Beer Review 0512: Goose Island Pere Jacques Dubbel


Goose Island (Chicago, Illinois) recently began distribution here in North Carolina, and likely your neck of the woods, too. But here’s the rub: Goose Island is owned by ABInbev, the multinational brewing giant that produces Budweiser, Corona, and Stella Artois. With all those billions of dollars, ABInbev now produces many of Goose Island’s lower alcohol content beers themselves, and uses their massive distribution arm to get those bottles in as many markets as possible.

After seven months of sending NC their “classic” series of beers, Goose Island have finally began distributing their “vintage” line in the state, which are all offerings made at the Chicago brewery, not in an ABInbev-owned facility. Four beers in the vintage lineup have made their way to my neck of the woods, and I’ll be looking at one each Monday for the next four weeks.

Celebrating 25 years in 2013, John Hall was the Goose visionary, and he was inspired by the beers he had tasted in travels across the country. He started the brewery with the notion that drinkers wanted to see their beer being made, so Goose Island began life as a brewpub. In 1995, a dedicated facility was built with a bottling plant to keep up with demand. The sale to ABInbev happened in 2011, with 58% of the company being immediately sold, with the remaining 42% still slated to be purchased.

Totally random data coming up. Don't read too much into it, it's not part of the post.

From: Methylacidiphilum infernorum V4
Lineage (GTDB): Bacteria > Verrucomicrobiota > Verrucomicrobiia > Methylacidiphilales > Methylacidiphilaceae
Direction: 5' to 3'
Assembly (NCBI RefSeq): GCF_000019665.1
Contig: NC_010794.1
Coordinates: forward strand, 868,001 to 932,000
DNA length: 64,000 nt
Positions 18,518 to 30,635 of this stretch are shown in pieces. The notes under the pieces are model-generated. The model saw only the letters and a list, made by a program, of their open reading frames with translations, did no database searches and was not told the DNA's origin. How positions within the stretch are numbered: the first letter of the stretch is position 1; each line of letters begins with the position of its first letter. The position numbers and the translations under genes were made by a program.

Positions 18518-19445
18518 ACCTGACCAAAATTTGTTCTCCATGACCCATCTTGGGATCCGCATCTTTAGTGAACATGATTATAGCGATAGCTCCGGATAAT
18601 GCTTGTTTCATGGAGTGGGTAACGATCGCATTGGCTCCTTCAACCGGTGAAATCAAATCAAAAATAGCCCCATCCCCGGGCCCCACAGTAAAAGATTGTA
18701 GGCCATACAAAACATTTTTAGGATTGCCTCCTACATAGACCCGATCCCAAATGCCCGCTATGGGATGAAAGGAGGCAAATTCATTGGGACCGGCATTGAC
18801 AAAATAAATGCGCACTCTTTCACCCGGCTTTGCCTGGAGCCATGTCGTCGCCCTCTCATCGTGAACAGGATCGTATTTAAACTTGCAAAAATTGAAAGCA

The 2013 vintage of Pere Jacques, a Belgian-style Dubbel, comes in at 8.7% ABV (alcohol by volume) and 26 IBUs (International Bitterness Units). This beer is brewed with a variety of malts including 2-Row, wheat, caramel, rye flakes, Special B, and candy sugar. Goose Island says this beer is suitable for aging up to five years.


The pour served up a small, creamy, eggshell colored head that was fast diminishing. The beer was deep amber-red in color, with lighter orange and bronze highlights around the edges of the glass when held to light. Body was clear, empty of particles and sediment, and lacing was very sparse, practically non-existent.

On the nose, this brew is both appealing and distracting at the same time — up front, lots of sweet and lightly toasted malts that deliver plenty of dark fruits like raisin and prune. There’s some deeper notes of molasses and burnt sugar, along with herbal hops. It’s a typical dubbel in this regard, but not so typical in the fact that when allowed to warm, a distinct aroma of nail polish remover begins to show up. It’s never overwhelming but that memorable scent does resonate.


Flavor-wise, Pere Jacques is bready and sweet with lots of dark fruits; again, continued raisin and prune, raisin bread, and grape. The sugary sweetness is reminiscent of molasses; this beer turns really grape-like on the finish, which is doughy bread and grape jam, lightly toasted with some sugar on top. While quite sweet, it’s never cloying, and the alcohol is well hidden. I found Pere Jacques to be medium-bodied, with a between thin and medium mouthfeel that is both creamy and foamy when swirled.

What we have here is a perfectly good beer that’s safe in nearly every aspect. Nothing wrong with that — solid, just not very inspiring. This style tends to be like that, which might would lead me to recommend something truly Belgian if you want a fine example.

Goose Island Pere Jacques Dubbel, 86 points. Price: $3.49 US for one 12 oz. bottle.



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